By Rachel Levitt
To say you majored in history or Italian or geography--nearly any liberal arts field--used to be to admit you studied what you loved and future employment be damned. But three recent graduates of the University's Department of French and Italian have proven that sticking with what brings you joy can lead to gainful employment as well as a lifetime of discovery.
Using her skillsAMY BEIER MEYER Like many Americans, Amy Meyer (née Beier) started learning a second language in junior high. "I love learning languages, and French came easily to me, so continuing my studies [at the U] seemed the natural thing to do," she says. She also took her education one step further by studying in Nantes, France. Her time abroad made such an impression that she returned to the United States motivated to find a job that would allow her to speak French "so I wouldn't lose the ease of speaking that I had worked so hard on during my year abroad and during my studies at the U," says Amy.
Amy worked at Minnesota Advocates for Human Rights, an organization committed to promoting and protecting human rights around the world. Though the largest immigrant populations in Minneapolis are Somali and Hmong, Amy worked with French-speaking Africans from Guinea, Togo, and Côte d'Ivoire (Ivory Coast). Her background in French and Francophone culture helped her to understand the immigrant experience and the difficulty that immigrants have adjusting to a new culture, often without their families.
Though Amy has already extensively used her undergraduate skills, she left Minnesota for New York University in fall 2006 to start a master's degree program in international education. Her goal is to work with study abroad programs to encourage college students to have the same experience she did. She summed up her enthusiasm by saying, "I feel strongly that, despite the ever-growing prevalence of English, students still should take the opportunity to learn other languages. Languages, and the relationships and experiences that they bring with them, enrich one's life in so many ways and truly transform one's perceptions of the world." She credits the University's French program, along with her time in France and her work with Minnesota Advocates for Human Rights, as having had a direct influence on her new career choice and the direction her life is taking.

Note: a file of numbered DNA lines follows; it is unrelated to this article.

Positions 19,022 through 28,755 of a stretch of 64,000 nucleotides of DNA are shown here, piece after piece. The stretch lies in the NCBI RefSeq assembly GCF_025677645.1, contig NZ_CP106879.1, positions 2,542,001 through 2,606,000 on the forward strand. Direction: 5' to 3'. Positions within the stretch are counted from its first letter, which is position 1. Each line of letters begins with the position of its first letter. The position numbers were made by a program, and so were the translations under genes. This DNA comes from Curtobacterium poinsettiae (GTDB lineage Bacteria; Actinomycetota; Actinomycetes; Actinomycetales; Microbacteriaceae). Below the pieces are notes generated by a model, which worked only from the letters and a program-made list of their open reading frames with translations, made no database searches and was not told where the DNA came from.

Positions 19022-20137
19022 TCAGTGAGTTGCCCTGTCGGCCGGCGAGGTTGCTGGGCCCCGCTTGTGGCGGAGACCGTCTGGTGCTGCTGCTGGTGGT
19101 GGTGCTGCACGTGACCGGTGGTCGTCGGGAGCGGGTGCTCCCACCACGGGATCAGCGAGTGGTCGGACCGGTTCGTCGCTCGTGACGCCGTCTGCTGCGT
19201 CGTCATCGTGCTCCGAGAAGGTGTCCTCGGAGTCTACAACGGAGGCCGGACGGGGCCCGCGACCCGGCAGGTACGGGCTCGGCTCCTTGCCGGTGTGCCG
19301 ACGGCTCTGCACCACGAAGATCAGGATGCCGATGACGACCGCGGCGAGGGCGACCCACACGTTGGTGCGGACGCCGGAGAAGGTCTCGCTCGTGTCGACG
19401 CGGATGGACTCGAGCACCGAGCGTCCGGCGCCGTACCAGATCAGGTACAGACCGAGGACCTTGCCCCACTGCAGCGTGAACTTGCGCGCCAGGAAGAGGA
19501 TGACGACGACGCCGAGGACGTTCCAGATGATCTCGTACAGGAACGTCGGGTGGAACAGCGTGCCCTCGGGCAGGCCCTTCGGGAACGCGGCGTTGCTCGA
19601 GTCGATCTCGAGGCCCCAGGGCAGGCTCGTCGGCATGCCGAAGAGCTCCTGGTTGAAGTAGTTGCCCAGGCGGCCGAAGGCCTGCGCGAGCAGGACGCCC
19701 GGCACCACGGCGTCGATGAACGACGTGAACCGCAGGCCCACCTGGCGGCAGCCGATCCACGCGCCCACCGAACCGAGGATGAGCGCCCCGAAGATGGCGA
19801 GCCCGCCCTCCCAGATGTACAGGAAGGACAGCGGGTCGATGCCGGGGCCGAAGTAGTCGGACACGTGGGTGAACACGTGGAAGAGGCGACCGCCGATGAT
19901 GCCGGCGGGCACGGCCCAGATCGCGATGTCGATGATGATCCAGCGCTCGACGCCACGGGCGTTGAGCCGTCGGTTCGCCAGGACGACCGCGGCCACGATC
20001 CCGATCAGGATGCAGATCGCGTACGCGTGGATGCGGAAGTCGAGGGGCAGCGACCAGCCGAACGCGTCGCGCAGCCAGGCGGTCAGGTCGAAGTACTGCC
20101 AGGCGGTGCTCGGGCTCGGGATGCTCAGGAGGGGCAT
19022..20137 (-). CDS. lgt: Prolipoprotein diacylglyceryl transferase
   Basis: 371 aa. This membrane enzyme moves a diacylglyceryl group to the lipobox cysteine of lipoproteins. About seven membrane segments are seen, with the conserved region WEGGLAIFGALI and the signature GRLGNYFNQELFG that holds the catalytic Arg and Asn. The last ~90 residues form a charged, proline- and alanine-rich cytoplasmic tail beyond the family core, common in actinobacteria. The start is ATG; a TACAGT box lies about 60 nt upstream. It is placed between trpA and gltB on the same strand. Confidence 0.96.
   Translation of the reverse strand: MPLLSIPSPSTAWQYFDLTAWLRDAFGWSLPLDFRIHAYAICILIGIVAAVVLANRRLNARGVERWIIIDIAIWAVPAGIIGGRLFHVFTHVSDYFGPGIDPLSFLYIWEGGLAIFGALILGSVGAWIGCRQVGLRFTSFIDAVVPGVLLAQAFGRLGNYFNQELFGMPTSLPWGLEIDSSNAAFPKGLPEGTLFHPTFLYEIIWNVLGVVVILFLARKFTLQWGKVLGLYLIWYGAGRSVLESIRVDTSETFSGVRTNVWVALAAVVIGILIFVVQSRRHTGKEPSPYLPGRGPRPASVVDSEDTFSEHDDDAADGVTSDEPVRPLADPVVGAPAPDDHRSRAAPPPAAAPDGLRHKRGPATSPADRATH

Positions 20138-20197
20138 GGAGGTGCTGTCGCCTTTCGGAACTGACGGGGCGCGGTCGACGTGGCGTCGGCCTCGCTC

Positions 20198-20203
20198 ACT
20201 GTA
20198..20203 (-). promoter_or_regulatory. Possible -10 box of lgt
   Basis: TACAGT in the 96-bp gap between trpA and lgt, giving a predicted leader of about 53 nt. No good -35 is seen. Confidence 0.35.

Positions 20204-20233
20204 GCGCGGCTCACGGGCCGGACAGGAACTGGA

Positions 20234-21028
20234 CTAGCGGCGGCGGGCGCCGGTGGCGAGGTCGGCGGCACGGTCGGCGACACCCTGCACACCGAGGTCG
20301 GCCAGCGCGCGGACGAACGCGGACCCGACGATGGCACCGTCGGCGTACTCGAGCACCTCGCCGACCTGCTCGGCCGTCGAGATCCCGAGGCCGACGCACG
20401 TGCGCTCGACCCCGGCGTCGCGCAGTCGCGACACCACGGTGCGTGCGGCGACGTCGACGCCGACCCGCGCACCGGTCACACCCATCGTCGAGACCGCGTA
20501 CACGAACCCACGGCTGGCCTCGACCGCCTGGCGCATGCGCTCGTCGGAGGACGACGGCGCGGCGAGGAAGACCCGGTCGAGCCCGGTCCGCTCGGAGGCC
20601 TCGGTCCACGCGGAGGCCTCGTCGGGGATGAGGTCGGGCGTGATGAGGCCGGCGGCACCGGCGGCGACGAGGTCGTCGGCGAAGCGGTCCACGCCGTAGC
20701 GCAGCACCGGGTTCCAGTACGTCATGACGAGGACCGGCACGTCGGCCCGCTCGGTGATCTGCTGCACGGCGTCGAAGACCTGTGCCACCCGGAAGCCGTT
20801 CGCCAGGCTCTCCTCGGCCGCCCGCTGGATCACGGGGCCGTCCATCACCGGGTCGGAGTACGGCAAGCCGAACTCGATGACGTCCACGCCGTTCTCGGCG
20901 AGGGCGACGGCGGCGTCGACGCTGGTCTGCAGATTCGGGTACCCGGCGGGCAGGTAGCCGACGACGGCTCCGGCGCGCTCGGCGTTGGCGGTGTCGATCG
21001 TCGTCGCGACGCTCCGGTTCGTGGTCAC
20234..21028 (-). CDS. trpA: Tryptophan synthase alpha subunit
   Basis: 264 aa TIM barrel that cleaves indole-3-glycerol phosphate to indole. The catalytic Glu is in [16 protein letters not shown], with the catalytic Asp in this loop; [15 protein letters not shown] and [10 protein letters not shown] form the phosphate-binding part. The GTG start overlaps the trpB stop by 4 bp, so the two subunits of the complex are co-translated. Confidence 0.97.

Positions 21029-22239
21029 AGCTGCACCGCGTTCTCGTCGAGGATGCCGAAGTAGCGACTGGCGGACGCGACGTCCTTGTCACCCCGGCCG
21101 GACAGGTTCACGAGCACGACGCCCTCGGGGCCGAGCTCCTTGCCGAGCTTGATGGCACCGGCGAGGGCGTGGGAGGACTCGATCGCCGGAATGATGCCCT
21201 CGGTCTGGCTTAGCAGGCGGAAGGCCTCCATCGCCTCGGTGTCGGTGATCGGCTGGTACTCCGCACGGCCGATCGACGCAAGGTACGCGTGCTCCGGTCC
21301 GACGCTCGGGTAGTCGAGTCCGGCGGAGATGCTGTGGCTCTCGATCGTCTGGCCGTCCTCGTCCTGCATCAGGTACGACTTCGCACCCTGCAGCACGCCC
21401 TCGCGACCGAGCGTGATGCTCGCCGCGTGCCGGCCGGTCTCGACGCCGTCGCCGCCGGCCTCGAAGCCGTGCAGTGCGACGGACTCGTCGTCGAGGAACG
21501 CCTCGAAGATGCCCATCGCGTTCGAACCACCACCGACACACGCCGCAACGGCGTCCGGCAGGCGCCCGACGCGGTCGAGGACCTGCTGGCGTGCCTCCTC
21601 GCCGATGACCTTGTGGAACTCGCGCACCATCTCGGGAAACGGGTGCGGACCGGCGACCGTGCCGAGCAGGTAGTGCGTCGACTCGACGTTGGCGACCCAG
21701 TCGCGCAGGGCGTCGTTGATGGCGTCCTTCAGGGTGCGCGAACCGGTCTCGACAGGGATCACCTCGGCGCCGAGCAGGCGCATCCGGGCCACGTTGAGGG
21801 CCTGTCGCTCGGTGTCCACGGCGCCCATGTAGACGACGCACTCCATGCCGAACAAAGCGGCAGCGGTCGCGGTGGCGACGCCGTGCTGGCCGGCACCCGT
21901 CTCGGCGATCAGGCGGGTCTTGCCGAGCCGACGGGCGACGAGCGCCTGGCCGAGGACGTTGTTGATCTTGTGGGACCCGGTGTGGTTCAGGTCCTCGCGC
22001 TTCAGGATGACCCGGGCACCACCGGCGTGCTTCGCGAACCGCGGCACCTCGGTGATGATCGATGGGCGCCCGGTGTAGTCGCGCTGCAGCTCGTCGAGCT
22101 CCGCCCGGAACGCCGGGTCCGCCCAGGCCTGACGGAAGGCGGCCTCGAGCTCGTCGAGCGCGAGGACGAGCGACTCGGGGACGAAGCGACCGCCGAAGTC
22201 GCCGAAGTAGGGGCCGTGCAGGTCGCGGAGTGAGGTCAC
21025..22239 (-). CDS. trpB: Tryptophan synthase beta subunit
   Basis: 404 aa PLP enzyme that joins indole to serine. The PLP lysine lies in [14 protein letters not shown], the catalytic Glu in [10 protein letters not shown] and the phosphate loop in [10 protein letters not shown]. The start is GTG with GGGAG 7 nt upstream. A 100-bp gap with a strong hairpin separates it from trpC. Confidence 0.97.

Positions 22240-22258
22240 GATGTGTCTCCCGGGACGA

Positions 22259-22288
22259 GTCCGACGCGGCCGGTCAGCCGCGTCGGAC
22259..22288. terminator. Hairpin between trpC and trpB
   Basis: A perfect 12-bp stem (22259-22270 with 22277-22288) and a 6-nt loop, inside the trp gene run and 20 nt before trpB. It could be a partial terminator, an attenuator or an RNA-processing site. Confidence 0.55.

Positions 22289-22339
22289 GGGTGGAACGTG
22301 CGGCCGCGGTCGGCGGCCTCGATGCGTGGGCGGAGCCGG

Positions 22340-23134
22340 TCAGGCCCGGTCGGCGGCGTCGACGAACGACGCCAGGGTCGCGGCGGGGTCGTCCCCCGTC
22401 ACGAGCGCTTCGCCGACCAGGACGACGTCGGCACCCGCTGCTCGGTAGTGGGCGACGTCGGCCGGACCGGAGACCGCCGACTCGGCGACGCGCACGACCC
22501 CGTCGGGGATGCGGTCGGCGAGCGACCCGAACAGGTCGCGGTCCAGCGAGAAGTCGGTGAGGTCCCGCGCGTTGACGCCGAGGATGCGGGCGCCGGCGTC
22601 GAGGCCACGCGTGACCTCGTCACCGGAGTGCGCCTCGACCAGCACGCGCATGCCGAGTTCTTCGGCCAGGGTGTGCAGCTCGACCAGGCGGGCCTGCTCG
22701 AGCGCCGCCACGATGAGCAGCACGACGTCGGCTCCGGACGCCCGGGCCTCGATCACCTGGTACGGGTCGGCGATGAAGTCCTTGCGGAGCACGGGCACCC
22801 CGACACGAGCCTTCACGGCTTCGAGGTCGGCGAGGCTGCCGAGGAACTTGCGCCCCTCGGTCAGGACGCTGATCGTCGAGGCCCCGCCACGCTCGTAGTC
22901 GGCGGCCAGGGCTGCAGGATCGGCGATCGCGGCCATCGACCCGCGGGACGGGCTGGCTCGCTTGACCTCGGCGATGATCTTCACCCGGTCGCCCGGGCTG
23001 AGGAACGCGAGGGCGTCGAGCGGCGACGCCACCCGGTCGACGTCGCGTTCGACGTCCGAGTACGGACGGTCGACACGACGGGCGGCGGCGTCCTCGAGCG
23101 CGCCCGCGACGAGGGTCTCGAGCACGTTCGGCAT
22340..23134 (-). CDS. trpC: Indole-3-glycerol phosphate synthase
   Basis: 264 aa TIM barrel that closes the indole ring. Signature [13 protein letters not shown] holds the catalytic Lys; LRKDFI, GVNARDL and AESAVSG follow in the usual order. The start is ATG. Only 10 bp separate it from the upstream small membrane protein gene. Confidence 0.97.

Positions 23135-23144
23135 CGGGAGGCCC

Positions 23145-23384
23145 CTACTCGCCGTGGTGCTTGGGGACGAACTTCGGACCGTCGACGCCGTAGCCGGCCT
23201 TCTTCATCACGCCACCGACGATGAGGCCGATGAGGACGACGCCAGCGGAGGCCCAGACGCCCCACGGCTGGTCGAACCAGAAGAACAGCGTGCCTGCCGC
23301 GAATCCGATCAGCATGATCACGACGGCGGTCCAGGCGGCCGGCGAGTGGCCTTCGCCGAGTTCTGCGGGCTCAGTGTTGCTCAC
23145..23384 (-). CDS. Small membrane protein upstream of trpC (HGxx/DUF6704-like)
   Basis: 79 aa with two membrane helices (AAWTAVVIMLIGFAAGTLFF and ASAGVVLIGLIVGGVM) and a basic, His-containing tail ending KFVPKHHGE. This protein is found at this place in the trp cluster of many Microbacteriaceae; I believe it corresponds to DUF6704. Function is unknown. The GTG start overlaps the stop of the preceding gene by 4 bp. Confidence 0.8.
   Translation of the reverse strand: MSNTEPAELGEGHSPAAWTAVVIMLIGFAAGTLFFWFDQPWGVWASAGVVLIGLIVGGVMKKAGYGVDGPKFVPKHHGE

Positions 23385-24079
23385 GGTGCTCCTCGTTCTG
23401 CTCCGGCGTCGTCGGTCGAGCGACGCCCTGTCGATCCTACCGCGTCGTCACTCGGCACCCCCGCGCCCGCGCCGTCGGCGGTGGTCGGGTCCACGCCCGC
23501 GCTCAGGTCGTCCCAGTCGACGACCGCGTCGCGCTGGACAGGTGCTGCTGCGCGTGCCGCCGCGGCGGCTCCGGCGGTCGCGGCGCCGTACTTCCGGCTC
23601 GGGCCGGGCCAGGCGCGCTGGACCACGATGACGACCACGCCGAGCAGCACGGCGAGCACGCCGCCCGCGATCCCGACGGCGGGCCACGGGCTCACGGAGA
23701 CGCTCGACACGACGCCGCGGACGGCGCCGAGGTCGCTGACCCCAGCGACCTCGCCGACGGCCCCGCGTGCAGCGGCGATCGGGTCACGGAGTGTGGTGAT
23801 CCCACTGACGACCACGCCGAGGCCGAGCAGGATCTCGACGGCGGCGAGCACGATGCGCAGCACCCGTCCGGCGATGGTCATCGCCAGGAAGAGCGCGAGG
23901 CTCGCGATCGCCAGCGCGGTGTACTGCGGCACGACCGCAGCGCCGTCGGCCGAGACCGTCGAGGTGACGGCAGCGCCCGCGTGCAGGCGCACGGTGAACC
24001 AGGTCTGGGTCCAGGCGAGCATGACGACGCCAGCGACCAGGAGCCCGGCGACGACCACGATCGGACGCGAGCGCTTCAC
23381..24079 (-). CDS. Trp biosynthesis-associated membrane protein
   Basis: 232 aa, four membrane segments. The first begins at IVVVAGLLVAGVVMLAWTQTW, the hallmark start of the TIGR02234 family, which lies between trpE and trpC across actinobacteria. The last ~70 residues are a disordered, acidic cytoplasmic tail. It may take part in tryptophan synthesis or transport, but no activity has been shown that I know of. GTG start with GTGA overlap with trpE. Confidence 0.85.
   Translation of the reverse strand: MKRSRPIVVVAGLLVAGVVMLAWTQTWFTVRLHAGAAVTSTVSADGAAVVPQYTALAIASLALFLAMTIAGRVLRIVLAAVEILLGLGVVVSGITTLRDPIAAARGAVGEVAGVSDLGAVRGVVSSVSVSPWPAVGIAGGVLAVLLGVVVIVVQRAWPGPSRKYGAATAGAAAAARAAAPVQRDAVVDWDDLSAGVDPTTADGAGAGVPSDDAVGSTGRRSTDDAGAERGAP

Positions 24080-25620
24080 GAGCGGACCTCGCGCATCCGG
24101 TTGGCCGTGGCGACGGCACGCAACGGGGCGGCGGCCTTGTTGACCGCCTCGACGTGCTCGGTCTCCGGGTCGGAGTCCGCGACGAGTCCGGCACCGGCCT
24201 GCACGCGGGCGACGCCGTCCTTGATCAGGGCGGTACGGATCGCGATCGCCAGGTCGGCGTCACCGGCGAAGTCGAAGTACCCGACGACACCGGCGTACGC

Le mot justeAMBER SHIELDS While studying French at the University, Amber Shields picked what some would consider a more "traditional" route for a language major: translation. Interested in and adept at other languages, after graduation she went to work as a quality control specialist at Merrill Brink International, a large business-orientated translation company. There she reviewed translations from many languages, including French, Chinese, and Russian. During her senior year of undergraduate studies, she began working with a French author named Jacques Jouet to translate his novella, Sauvage.
Amber has since come back to the U to pursue an M.A. in linguistics. In addition to taking classes, she works at the Learning Abroad Center, dealing specifically with the Study Abroad in Montpellier program. Since she participated in that program during her undergraduate years, she loves to see other students go through the same experiences she had. She even gets to use her French speaking skills occasionally, a wonderful perk for her.
Amber's experience with the French program has served as a catalyst for other linguistic pursuits. "I enjoyed my studies in French so much that I also began taking classes in Spanish and Russian," she says. Amber loves to travel, and is constantly searching for new and different music and literature from around the world.
Second chancePHILIP BRADLEY Soon after his retirement in 2000, Philip Bradley went on vacation to Italy. Though he had visited there a few times before, it was on this trip that he fell in love with the language and culture, which got him seriously thinking about going back to school to learn more. "Since I was now retired, I had plenty of time to learn the language!" he explains. Philip's interest in Italian was so strong that he jumped right into the program, starting with Italian 1001 and working his way up to take all the Italian language and literature courses he could. One of his first literature instructors, Elizabeth Teefy, encouraged the members of the class to take advantage of the many study abroad programs the U offered. She sparked something in Philip, and, as he says, "I began to dream." He searched for programs open to nontraditional students like him, and decided on the Bologna Cooperative Studies Program at the University of Bologna.
Unlike some other study abroad students who take most of their classes in English, Philip chose to take all of his classes in Italian alongside the other native students. He knew that after spending a year in a foreign country, "there was no academic challenge that I couldn't handle." Philip recently started graduate school at the U working toward a master's degree in liberal studies where he's studying literature about wisdom--or aphoristic literature--(a subject popular in Europe but relatively untouched in the United States).
A few short years ago, Philip could not have predicted ending up where he is today. But, he is so happy with where his Italian studies have led him, he wouldn't want it any other way.